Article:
When BernieSingles.com launched earlier this year, I was determined to infiltrate the dating site. I wanted to know what men supporting Democratic presidential candidate Bernie Sanders were like. Did they respect women, or send lewd messages to them? Were they any better than the men I met on Tinder? Specifically, I was hoping to meet "Bernie Bros"—that group of supposedly misogynistic white men who lob sexist online comments at rival Hillary Clinton and her supporters.
BernieSingles.com is a platform that helps supporters of the Vermont senator make platonic and romantic connections. It’s completely free to sign up, and requires less information than most other dating sites: Member profiles only display one photo, and the biography section can be any length. Users can also create groups, send messages, and add friends. In a nutshell, it's the democratic socialist love child of Facebook and OkCupid.
To really gauge the quality of men on BernieSingles.com—and to bait potential Bernie Bros—I pretended not to know the difference between astrology and astronomy. My bio simply said, "Super into Astrology," which isn’t actually true (then again, I haven’t not read my yearly horoscope every New Year’s Day for the past seven years).
My goal was to attract dudes who couldn’t resist mansplaining to me the difference between astrology and astronomy. I was convinced that these Bernie Bros would jump at the opportunity to correct a woman, and therefore prove their intellectual superiority. Media portrayals of these supposed bros made me believe that many—if not most—male Sanders supporters would behave this way. To my shock, bro-y behavior only happened once:
After 50 men friended me, a total of 16 and I exchanged more than 100 private messages over a week. Some of them opened with a line about Sanders, but for the most part, they were the same types of guys you'd see on any dating site: mostly boring, average dudes who were just trying to start polite conversation.
Several asked about my bio, others tried to find out my non-astrological/astronomical interests, and one even professed his love for me—but nobody was aggressive and insulting, or made me feel unsafe. (Even the love admission was far more cheesy than creepy.)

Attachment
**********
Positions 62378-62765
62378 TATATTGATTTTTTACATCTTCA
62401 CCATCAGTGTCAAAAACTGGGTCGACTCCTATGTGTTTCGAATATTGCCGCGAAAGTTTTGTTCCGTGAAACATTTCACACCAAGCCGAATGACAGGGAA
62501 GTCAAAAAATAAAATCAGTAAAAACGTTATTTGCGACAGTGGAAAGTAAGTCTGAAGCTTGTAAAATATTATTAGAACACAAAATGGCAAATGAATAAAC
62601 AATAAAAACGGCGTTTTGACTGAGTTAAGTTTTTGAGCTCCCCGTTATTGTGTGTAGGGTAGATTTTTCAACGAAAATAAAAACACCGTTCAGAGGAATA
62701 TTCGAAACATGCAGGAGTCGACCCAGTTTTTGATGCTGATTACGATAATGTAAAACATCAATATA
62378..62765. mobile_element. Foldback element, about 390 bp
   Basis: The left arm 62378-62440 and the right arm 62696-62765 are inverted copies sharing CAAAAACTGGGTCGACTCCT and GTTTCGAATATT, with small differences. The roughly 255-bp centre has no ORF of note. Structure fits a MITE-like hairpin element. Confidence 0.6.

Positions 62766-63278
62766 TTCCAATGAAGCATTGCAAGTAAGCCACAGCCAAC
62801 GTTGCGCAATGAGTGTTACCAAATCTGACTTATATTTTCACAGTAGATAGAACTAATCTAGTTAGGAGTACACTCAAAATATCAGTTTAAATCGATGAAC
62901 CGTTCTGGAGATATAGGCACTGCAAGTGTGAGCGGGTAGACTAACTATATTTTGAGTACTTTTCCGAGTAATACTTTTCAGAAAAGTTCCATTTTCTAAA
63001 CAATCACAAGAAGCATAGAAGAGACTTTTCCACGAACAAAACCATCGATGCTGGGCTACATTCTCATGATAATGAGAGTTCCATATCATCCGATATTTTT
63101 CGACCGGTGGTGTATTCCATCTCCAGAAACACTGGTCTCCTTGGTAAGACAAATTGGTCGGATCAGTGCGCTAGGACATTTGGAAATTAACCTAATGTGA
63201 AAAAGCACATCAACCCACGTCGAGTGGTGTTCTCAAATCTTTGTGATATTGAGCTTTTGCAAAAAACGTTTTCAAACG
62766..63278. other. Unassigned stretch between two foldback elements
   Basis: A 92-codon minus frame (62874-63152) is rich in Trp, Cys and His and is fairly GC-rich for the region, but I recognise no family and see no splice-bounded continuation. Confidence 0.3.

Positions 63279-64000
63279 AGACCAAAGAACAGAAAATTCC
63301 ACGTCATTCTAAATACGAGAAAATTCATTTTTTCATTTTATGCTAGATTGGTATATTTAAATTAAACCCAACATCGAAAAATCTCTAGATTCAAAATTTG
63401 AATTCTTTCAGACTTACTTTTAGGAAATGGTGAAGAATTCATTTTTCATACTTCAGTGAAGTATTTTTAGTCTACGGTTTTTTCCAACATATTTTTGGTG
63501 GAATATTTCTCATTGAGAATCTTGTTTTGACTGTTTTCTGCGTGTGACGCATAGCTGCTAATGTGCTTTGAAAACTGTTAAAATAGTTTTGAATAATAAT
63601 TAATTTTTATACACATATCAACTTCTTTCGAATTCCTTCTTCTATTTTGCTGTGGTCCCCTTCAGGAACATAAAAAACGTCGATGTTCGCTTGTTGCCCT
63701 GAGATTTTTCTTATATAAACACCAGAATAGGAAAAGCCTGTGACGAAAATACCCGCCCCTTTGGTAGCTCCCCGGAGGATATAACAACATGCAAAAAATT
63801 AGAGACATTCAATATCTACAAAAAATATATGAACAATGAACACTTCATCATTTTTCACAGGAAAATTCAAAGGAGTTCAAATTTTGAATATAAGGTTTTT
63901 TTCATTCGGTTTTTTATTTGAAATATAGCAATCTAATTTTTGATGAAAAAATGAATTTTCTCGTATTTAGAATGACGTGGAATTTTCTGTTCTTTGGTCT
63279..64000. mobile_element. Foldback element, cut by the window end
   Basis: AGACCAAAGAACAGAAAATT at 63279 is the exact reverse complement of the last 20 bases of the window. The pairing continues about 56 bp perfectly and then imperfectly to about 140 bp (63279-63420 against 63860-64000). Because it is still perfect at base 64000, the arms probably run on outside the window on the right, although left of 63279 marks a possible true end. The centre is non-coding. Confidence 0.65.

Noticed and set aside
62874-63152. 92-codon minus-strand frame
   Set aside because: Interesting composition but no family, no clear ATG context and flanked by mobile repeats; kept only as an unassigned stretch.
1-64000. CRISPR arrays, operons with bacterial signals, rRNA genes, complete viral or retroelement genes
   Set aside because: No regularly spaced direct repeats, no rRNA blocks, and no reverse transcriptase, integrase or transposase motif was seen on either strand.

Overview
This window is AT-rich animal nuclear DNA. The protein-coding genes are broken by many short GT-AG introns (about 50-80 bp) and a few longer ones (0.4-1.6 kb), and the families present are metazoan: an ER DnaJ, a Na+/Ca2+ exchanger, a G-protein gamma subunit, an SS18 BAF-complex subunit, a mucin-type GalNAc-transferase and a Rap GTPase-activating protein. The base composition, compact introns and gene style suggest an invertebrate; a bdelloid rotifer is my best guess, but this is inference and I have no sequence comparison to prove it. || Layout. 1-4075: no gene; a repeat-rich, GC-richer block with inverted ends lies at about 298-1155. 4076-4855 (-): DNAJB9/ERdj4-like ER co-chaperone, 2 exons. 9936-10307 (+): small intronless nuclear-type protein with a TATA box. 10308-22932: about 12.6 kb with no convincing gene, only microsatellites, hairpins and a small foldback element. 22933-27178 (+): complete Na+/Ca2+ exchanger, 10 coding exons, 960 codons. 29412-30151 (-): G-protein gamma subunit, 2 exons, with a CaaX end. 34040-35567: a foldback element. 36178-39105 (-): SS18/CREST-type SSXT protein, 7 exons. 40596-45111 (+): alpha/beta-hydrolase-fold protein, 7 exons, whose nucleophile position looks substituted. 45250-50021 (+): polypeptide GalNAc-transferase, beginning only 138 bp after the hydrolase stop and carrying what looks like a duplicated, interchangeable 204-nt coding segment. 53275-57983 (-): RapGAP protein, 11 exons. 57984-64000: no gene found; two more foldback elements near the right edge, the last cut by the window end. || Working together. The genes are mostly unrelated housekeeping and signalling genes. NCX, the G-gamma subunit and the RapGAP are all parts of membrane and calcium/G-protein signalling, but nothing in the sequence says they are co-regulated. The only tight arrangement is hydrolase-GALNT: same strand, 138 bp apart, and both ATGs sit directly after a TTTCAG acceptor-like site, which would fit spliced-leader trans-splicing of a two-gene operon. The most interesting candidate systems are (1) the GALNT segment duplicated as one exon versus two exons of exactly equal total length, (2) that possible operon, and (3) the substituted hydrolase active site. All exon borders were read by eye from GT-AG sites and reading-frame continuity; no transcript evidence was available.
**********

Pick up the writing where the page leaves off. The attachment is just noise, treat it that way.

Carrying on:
There were only two things that really stood out about BernieSingles.com:
I kept getting invited to groups that screamed “sexist bro," such as “Gamer’s Dank Bernie Group” and “Atheists for Bernie,” both of which have long been representative of the online bro persona. (YouTuber The Amazing Atheist comes to mind as a major hero among Redditors, who have also faced accusations of sexism, and the video game community has a terrible reputation for being a bastion of sexist behavior.)
I didn’t receive a single lewd message. Nobody asked me, “Wanna f*ck?” or “I know where your lips would look great.” Compare this to Tinder (which matches me with around the same number of men, 15 to 20, in a week), where I'd receive 10 perfectly polite messages, followed by five that immediately reference hooking up or include a salacious comment about my appearance.
It's also important to note that Sanders himself, who is leading among millennial women in the polls, shot down the type of behavior that Bernie Bros supposedly exhibit. For his part, journalist Glenn Greenwald claims pro-Clinton journalists concocted the bro narrative as a "potent political tactic."
In conclusion, BernieSingles.com feels like the safe-space version of Tinder. I spoke to a random sampling of men from nine different states, who were largely respectful and polite. Although this doesn't prove that Bernie Bros are a myth, they likely represent a much smaller proportion of Sanders’ supporters than some media outlets would have us believe. Rhetoric claiming otherwise is nothing more than talk—or a campaign tactic.
This post originally appeared on NTRSCTN.com